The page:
scidb::SCIDB_SE_IO::SCIDB_LE_PWRITE_ERROR


#1

What does scidb::SCIDB_SE_IO::SCIDB_LE_PWRITE_ERROR mean? My redimension operation fails with

SystemException in file: src/util/FileIO.cpp function: writeAllv line: 304
Error id: scidb::SCIDB_SE_IO::SCIDB_LE_PWRITE_ERROR
Error description: I/O error. pwrite failed to write 3216848 byte(s) to the position 3900702720 with error 2.


#2

Bonsai?

Quick question? Which version are you on?

I think this is a bug that we fixed a version or so back.


#3

I’m using 14.8 from the Ubuntu repository on an Ubuntu 12.04.5 LTS.


#4

In the release following 14.8, this problem is solved, in the sense that: (a) In some cases the error does not occur anymore; and (b) If SciDB cannot deal with it, e.g. if you run out of disk space, SciDB will throw a more informative error such as including the err string and the file where the write failed.

Until then, there is something you could check. We witnessed that at least in one case, the same error in 14.8 occurred because the temp space was filled. The solution in that case was to remove the config.ini line that defines ‘tmp-path’. Note that if you do not explicitly define it, the default behavior is that every SciDB instance keeps temp files in a sub-directory of its data directory (typically large). But if you define it with an absolute path e.g. ‘=/tmp’, the temp directory will be /tmp which is typically small and may overflow; worse, all SciDB instances on the same machine will compete for the same /tmp directory.

So open config.ini and check. If there is a line defining ‘tmp-path’, stop SciDB, remove the line from config.ini, and restart SciDB.


#5

I don’t have a tmp-path setting in my config and the tmp folder seems to be inside the scidb data directory. That directory is on a mount with 150GB of space and I want to load 50 GB of binary data and redimension it. The machine has 16 GB of RAM.
Is there a factor to compute the approximate required tmp space and the approximate required space scidb needs for storing the data?


#6

I see.
We do not have an exact factor of how much tmp space is needed to complete a redimension query, partly because the factor varies depending on data (dimensionality; sparsity; etc.)
But for 50GB data, 150GB is obviously not enough. Maybe a factor of 5 will do it.


#7

[quote=“donghui”]I see.
We do not have an exact factor of how much tmp space is needed to complete a redimension query, partly because the factor varies depending on data (dimensionality; sparsity; etc.)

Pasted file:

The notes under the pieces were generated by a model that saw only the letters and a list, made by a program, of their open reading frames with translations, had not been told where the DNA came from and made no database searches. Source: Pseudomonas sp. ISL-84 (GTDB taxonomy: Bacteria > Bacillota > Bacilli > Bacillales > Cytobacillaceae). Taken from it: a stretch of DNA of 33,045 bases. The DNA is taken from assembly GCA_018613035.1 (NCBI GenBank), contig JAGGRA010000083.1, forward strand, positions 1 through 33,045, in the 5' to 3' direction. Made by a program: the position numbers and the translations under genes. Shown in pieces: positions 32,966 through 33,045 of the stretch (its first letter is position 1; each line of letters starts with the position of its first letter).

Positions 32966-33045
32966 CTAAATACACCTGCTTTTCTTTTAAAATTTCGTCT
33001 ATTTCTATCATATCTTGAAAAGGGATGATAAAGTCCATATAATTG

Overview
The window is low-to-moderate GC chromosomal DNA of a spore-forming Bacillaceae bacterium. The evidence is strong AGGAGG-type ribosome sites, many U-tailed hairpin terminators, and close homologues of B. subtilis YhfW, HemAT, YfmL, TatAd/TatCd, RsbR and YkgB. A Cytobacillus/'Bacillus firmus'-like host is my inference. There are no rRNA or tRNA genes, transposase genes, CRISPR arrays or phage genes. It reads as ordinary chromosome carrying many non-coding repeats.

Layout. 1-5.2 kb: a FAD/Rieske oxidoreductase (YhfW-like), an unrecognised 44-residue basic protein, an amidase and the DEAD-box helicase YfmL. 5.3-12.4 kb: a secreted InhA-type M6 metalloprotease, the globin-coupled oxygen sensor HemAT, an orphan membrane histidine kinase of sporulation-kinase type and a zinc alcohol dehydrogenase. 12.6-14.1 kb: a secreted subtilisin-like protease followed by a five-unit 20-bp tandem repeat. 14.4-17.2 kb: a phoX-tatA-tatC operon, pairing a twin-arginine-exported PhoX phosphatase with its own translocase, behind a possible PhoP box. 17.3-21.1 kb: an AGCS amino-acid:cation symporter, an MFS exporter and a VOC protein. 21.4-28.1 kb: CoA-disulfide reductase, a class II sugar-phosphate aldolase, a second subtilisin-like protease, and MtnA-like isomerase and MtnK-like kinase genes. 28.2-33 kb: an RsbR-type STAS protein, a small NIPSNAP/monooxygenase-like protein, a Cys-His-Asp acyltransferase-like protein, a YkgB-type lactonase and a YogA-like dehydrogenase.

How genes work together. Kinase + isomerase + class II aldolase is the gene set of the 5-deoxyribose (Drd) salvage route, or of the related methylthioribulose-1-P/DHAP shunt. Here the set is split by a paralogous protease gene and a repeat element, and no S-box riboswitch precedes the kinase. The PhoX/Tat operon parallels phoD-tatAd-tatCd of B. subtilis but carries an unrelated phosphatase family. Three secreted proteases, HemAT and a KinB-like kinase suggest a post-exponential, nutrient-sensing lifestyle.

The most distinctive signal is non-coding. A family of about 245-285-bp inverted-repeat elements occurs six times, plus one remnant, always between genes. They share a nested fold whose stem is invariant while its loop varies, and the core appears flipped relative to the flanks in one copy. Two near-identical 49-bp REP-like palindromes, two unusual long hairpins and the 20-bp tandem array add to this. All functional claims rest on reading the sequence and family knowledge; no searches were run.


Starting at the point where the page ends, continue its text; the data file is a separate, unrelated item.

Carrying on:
But for 50GB data, 150GB is obviously not enough.[/quote]
How is this obvious if it’s hard to give a factor? Or do you mean obvious from the fact that the redim failed with a write error?

It turned out that a factor of 5 per machine was necessary - I used 2 machines so that’s a total factor of 10.

Since my current experiments are only a test case with a “small” dataset, what’s your recommended course of action for handling large datasets? Say I want to handle 10 TB of this kind of data but it turns out I need 100 TB of temp space to redimension it. If I don’t have 100 TB to do this, I shouldn’t use SciDB?


#8

It turned out that a factor of 5 per machine was necessary - I used 2 machines so that’s a total factor of 10.
I am not sure I understand your logic …
If you use 2 machines (I assume, at least two instances across two physical boxes), you are correct that you need ~5x temp space per instance to redimension a given array. However, the total extra capacity is still 5x because the data are distributed across all the instances (unless I am missing something).
If I don’t have 100 TB to do this, I shouldn’t use SciDB?
We obviously prefer that you do use SciDB :smile:. So, to redimension large amounts of data, you could split the loads into smaller chunks and load incrementally via either:
(preferred) for all data fragments
load(…,RAW_FRAGMENT), insert(redimension(RAW_FRAGMENT,REGION),TGT)
OR
for all data fragments
insert(redimension(input(RAW_FRAGMENT,…),REGION),TGT)
The final TGT array should be roughly equal to the input data (subject to various factors, it may also be much smaller because of compression).
Take a look at paradigm4.com/HTMLmanual/14. … /ch08.html for further help on loading.
Hope this helps.


#9

[quote=“tigor”]>It turned out that a factor of 5 per machine was necessary - I used 2 machines so that’s a total factor of 10.
I am not sure I understand your logic …
If you use 2 machines (I assume, at least two instances across two physical boxes), you are correct that you need ~5x temp space per instance to redimension a given array. However, the total extra capacity is still 5x because the data are distributed across all the instances (unless I am missing something).[/quote]
I also get a feeling I don’t understand you correctly. If I try to load 50 GB of data and need 250GB PER machine to do that, and I have 2 machines, that’s still 500 GB of disk space and thus 10x as much as the original data. Since I have to have the 2 machines running concurrently, I need 500 GB of space available during my load. Am I overlooking s.th.?

[quote]So, to redimension large amounts of data, you could split the loads into smaller chunks and load incrementally via either:
(preferred) for all data fragments
load(…,RAW_FRAGMENT), insert(redimension(RAW_FRAGMENT,REGION),TGT)
OR
for all data fragments
insert(redimension(input(RAW_FRAGMENT,…),REGION),TGT)
[/quote]
I’ll try, but a colleague of mine has problems with this approach.

Well, if I load my 50 GB binary data set, my target array uses 35GB of space on each of the 2 machines, so ~70GB in total.
I’m wondering if I can do something to improve the “compression” here.